At the outset we address Evelyn's argument that Timothy has appealed from a non-appealable order. Specifically, she contends the August 18, 2009, order (the August order) is not appealable because it is not final. She argues it is not final because at the time the appeal was filed, the court had not yet ruled on Timothy's "Request to Modify" the August order. Timothy's request, which is not supported by any authority, does not impact the finality of the court's August order. The August order is an order after judgment and is appealable pursuant to Code of Civil Procedure, section 904.1, subdivision (a)(2).

Timothy contends the trial court erred in refusing to award him an interest in the proceeds Evelyn received from refinancing the house purchased in part with the FECA benefits she received during his incarceration.*fn2 Evelyn argues that Timothy is not entitled to an interest in the refinancing proceeds because FECA's forfeiture provision, section 8148 of title 5 of the United States Code, precludes Timothy from benefitting from the money paid to Evelyn by the Secretary of Labor while Timothy was incarcerated.

Section 8148 of title 5 of the United States Code, entitled "Forfeiture of benefits by convicted felons," provides as follows: "(a) Any individual convicted of a violation of section 1920 of title 18, or any other Federal or State criminal statute relating to fraud in the application for or receipt of any benefit under this subchapter or subchapter III of this chapter, shall forfeit (as of the date of such conviction) any entitlement to any benefit such individual would otherwise be entitled to under this subchapter or subchapter III for any injury occurring on or before the date of such conviction. Such forfeiture shall be in addition to any action the Secretary may take under section 8106 or 8129.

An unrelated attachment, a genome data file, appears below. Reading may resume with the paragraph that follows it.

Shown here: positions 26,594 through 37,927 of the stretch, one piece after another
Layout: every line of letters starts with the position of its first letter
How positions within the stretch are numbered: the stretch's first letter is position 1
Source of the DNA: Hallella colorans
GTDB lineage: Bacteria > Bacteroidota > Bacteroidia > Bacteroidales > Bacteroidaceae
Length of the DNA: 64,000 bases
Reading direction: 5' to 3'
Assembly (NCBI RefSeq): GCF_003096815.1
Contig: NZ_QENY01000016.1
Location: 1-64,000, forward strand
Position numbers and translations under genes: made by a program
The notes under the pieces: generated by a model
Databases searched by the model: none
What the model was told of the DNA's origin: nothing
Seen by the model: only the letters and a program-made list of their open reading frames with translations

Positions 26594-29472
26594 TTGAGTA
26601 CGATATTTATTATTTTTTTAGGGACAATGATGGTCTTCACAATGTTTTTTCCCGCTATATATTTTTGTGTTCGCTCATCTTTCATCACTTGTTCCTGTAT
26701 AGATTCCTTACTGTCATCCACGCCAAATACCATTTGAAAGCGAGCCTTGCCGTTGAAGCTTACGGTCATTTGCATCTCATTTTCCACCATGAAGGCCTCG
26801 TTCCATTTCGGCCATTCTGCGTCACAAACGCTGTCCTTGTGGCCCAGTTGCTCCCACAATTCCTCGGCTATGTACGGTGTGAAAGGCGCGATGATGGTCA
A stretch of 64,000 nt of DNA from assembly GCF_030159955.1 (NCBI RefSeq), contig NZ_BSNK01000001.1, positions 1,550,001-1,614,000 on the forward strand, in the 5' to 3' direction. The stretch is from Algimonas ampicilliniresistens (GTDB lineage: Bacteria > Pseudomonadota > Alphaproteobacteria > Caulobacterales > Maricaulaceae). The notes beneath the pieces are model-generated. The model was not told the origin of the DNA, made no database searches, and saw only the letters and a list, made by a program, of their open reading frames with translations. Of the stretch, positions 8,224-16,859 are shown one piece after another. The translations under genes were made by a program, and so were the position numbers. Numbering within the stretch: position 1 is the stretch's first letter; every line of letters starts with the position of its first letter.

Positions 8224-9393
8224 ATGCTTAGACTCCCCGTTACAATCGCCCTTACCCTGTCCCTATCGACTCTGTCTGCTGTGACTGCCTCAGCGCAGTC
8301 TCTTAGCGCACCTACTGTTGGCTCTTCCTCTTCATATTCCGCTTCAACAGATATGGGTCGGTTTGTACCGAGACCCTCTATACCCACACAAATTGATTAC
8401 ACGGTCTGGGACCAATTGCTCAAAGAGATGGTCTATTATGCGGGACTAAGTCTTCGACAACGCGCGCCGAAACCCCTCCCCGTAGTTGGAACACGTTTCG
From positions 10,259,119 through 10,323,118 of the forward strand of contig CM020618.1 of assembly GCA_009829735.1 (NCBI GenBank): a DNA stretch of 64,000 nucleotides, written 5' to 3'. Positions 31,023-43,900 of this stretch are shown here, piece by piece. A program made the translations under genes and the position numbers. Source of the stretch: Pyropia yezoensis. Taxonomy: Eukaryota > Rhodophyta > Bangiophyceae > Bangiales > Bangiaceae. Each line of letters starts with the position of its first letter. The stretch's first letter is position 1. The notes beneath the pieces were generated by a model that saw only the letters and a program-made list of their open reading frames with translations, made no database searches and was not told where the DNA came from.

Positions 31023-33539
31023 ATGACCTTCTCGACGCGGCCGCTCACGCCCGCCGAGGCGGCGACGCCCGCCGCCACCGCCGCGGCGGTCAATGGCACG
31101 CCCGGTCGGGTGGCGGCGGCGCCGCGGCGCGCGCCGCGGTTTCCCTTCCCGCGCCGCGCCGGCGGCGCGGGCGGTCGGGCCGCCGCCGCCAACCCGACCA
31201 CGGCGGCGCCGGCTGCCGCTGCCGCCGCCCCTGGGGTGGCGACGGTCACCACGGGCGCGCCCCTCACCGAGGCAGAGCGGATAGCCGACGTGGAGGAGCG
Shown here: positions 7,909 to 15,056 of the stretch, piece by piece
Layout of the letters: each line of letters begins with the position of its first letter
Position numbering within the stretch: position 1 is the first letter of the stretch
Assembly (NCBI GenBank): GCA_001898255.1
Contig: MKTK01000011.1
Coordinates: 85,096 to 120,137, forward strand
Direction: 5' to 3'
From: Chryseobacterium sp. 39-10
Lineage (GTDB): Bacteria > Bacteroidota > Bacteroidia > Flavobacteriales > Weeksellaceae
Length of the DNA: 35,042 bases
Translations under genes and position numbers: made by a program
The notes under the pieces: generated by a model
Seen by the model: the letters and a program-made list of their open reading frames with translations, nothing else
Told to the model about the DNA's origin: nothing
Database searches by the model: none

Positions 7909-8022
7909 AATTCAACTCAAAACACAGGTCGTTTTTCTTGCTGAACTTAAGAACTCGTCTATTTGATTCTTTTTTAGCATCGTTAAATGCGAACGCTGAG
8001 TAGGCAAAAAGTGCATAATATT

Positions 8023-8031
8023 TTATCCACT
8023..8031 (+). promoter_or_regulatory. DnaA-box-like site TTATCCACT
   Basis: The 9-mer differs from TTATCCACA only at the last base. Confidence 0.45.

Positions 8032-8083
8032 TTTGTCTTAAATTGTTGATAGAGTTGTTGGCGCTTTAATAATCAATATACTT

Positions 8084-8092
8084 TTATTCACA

"(b)(1) Notwithstanding any other provision of this chapter (except as provided under paragraph (3)), no benefits under this subchapter or subchapter III of this chapter shall be paid or provided to any individual during any period during which such individual is confined in a jail, prison, or other penal institution or correctional facility, pursuant to that individual's conviction of an offense that constituted a felony under applicable law.

"(2) Such individual shall not be entitled to receive the benefits forfeited during the period of incarceration under paragraph (1), after such period of incarceration ends.

"(3) If an individual has one or more dependents as defined under section 8110(a), the Secretary of Labor may, during the period of incarceration, pay to such dependents a percentage of the benefits that would have been payable to such individual computed according to the percentages set forth in section 8133(a)(1) through (5)." (Italics added.)